A Texas Republican lawmaker has reportedly written to state Attorney General Ken Paxton arguing that Texas' same-sex marriage ban remains in effect.

The U.S. Supreme Court in Obergefell v. Hodges found that gay and lesbian couples have a constitutional right to marry. In a 5-4 ruling, the high court struck down similar bans in Michigan, Ohio, Kentucky, and Tennessee. The 2015 ruling requires all states and the District of Columbia to issue marriage licenses to gay couples and recognize the marriages of couples validly married in other jurisdictions. The ruling invalidates all state marriage bans.

Representative James White, a Republican, argues in his letter to Paxton that Texas' ban remains in place and should trump the Supreme Court's ruling.

The letter was widely shared on social media.

The subject line reads: “Whether Obergefell v. Hodges … requires private citizens to recognize homosexual marriages when the law of Texas continues to define marriage exclusively as the union of one man and one woman.”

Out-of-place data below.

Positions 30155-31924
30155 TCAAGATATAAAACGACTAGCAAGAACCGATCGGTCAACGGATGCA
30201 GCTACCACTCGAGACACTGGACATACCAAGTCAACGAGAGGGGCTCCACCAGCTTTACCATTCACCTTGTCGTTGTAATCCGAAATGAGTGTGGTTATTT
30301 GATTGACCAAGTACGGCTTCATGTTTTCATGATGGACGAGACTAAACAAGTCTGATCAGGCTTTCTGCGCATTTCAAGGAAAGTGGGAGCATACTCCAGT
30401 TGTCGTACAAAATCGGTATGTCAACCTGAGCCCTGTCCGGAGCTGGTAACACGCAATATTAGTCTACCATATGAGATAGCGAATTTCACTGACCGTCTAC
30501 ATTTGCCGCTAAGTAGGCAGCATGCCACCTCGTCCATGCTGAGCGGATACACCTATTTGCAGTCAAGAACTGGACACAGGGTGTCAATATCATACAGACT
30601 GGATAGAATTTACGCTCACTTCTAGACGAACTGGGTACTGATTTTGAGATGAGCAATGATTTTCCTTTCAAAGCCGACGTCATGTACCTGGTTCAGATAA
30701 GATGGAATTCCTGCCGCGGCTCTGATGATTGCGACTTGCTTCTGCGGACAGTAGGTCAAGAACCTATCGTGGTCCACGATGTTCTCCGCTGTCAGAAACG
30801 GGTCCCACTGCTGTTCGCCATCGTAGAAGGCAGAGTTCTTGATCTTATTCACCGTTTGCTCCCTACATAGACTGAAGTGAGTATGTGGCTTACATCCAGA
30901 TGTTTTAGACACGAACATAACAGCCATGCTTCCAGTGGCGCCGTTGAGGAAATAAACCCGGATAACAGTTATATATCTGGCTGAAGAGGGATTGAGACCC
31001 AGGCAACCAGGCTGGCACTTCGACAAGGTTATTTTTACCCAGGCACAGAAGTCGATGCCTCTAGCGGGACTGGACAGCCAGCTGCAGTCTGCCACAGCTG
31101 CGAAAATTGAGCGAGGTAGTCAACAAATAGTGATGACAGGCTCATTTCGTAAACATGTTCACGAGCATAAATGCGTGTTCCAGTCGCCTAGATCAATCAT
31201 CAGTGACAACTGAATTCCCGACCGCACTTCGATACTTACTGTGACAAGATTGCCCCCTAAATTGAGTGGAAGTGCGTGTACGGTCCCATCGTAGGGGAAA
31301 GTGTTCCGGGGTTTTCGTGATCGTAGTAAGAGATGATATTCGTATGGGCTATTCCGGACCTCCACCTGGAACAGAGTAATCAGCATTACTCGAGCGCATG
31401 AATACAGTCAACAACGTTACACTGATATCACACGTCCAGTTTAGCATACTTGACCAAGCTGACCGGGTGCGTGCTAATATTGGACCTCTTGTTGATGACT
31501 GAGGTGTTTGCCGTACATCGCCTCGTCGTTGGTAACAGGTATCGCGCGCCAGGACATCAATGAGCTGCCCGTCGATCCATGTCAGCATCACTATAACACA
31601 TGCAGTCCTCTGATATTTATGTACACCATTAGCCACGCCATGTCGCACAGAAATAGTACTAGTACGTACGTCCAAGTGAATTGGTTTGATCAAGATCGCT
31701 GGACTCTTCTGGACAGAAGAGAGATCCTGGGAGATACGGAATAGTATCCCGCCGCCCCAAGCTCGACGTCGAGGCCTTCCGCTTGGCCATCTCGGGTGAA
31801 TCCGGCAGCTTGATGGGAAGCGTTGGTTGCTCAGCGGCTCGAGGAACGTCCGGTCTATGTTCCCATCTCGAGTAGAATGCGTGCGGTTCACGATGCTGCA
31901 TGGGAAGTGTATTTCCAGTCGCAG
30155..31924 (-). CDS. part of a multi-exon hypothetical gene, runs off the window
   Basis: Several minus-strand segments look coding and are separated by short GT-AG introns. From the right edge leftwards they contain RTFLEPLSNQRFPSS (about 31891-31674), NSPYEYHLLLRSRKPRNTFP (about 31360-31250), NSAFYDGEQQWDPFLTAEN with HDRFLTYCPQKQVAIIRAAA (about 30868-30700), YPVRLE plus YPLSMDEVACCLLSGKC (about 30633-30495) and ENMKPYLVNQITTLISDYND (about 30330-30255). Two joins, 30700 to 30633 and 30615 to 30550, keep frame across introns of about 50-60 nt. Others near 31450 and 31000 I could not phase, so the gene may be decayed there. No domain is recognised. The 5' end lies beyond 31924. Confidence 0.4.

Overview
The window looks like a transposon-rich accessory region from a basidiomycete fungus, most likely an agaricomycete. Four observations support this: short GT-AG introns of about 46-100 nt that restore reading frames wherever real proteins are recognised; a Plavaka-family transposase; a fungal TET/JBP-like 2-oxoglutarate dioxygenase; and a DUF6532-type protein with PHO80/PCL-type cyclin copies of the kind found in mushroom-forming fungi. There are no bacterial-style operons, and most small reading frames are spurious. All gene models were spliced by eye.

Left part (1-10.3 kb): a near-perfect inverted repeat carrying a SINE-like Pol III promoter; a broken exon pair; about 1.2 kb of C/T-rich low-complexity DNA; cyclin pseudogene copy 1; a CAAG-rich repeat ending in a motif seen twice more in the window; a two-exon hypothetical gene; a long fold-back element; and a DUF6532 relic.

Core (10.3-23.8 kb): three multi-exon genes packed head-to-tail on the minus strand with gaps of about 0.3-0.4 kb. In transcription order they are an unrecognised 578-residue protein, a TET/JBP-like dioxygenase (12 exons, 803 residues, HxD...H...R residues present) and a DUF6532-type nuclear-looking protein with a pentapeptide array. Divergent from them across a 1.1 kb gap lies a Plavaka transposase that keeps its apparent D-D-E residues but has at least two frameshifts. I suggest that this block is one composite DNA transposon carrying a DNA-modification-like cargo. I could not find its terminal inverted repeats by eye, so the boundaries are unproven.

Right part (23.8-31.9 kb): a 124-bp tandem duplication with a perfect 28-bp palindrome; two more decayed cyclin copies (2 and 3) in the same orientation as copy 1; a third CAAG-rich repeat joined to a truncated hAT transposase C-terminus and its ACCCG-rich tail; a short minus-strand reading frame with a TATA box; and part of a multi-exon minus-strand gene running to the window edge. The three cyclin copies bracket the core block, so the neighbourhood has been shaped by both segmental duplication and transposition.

“The State of Texas has not amended its marriage laws in response to Obergefell v. Hodges, 576 U.S. 644 (2015),” White, the chair of the Texas House's Homeland Security & Public Safety Committee, wrote. “And the Supreme Court has no power to amend formally or revoke a state statute or constitutional provision – even after opining that the state law violates the Supreme Court's interpretation of the Constitution.”

State Representative Julie Johnson, a Democrat who is married to a woman, responded to White's claims on Twitter: “Now, my #TXlege Republican colleagues don't think the love my wife and I have is good enough to make a lifetime commitment to each other. Enough is enough! Cut the BS theatrics. You are embarrassing Texas.”

The letter was dated October 19.